I’ve heard several people say “write what you would want to read.” Everything I write is something I would normally eat up. But that doesn’t mean there aren’t stories I just want somebody else to write for once.
So I’m making this post in the hopes that someone out there will see it and either:
- Tell me that these books already exist and exactly where I can find them
- Decide that these ideas are pretty good and write a book based on one of them
… More 8 Books I Want to Read but Don’t Want to Write
These are the stages you will encounter if you decide to write a fiction novel or start a research project:
- Ideas — unmitigated fun
- Work — two steps forward, one step back
- Publishing — ugh
… More The Writing Process vs. The Scientific Process
Presentations, creative writings, videos, art, etc. There are a lot of times when we want feedback from our peers, test-readers, and professionals. But if we ask someone if our creation is good, how can we know if the “yes” is genuine?
There are a few ways to divine the truth of someone’s feedback–I wish I had more, and would appreciate any comments (or feedback ;)) suggesting more methods. But for now, I’ll share what I know.
More importantly, I’ll emphasize this point: sometimes it’s not the sincerity of feedback that you need, but the personal information to know whether or not to implement the feedback. … More When can you tell if feedback is genuine?
Table of Contents:
-Free for Students
Try to Avoid
Cultural References and History
Things to do around Austin
-Common Off-Campus Housing
A Virtual Tour
Logistics, Admissions, and Tuition
Tips … More A Freshman’s Exhaustive Guide to UT Austin — 2019 Edition
eep this in mind if your legs are injured, or if you are incontinent, or if you are nervous about speaking to someone in a foreign language. Knowing where the shame comes from will help you fight it. Knowing why you feel ashamed will help you realize why you shouldn’t feel ashamed. … More The 3 Big Shames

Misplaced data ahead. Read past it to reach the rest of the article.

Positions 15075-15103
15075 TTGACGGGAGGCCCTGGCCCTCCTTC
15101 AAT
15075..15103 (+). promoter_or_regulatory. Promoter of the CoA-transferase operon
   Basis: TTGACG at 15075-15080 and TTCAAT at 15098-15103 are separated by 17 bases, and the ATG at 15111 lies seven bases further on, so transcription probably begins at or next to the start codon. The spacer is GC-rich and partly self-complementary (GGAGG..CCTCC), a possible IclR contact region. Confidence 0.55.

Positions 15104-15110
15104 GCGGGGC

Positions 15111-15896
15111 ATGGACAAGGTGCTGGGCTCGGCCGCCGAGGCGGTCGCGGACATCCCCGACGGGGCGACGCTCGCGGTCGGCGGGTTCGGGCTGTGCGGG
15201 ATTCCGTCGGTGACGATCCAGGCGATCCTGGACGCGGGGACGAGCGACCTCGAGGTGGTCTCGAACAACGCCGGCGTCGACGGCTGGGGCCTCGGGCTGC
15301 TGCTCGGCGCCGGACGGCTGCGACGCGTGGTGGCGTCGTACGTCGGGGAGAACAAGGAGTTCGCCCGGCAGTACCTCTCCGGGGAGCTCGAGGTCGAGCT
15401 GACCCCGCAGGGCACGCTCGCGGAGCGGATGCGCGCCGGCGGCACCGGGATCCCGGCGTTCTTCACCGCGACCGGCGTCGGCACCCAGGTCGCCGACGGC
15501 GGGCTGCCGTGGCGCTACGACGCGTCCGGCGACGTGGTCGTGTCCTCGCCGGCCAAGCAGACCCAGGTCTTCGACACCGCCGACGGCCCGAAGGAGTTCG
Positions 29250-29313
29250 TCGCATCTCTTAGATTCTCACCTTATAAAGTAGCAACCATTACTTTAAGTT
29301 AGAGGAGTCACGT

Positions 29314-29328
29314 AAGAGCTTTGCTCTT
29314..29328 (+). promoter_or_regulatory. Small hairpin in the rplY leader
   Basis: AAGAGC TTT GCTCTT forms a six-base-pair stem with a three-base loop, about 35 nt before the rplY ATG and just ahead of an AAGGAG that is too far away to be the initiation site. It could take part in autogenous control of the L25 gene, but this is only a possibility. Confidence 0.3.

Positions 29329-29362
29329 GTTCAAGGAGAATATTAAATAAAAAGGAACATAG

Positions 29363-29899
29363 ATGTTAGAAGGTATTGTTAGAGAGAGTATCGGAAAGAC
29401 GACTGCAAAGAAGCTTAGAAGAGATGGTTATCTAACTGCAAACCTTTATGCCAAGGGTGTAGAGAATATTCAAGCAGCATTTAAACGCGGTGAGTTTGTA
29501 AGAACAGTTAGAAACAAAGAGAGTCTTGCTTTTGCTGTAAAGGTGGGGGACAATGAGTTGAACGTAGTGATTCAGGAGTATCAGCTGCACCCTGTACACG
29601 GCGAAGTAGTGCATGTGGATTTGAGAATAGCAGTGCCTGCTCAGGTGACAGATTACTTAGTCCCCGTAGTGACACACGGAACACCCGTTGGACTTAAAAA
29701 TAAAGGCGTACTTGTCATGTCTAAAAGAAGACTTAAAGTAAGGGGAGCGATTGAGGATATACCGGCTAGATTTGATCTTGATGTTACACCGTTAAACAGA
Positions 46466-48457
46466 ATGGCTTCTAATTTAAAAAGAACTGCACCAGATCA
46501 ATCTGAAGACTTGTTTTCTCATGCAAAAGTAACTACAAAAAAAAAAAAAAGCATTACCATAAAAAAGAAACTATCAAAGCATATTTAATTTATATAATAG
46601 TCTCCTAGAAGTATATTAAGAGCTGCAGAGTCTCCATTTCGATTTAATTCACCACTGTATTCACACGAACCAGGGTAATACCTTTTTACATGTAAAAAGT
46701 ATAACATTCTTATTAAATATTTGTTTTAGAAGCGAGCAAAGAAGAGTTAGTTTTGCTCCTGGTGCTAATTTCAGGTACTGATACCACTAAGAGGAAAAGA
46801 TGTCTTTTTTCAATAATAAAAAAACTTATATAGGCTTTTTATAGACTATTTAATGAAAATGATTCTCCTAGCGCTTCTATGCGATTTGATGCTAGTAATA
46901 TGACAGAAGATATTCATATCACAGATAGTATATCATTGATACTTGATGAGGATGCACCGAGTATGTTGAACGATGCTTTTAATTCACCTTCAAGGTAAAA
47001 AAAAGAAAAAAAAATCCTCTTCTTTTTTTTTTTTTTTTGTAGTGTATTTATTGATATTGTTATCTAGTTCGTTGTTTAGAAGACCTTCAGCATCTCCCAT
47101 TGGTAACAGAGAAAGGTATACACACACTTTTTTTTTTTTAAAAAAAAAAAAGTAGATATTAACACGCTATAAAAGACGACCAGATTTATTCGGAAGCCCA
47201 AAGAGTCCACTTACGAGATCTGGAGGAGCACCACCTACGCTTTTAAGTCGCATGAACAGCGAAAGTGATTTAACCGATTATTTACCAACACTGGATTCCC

Last week, I published a longer piece on the discovery vs outline writing debate. In that article, I mentioned that I “lean towards” discovery writing. That got me thinking: what does “lean towards” mean?
Plenty of writers and bloggers have covered the topic before: does “discovery writing” exist? If so, which is better, discovery writing or the traditionally taught “outline writing”?
This blog is not about those questions. It’s about the discourse that writers, readers, and English academics have been exchanging, how toxic it is, and why such a seemingly inconsequential debate is getting so heated.
For the Uninitiated:
For those of you who aren’t caught up on this fiasco, “discovery” and “outline” writing refer to differing ways of creating a plot. Outline writing is what you most likely learned in K – 12: to write a story, you first create an outline, and then you start slowly connecting those dots as you write. “Pure” outline writing would be outlining a story down to the last paragraph. You can make revisions, of course, but a true outline writer finds it difficult to get started without knowing where they’re headed. Even if the plan doesn’t survive contact, a plan is still necessary. Discovery writing is simply the absence of an outline. Pure discovery writing would be creating characters, picking a premise, and then just seeing what happens.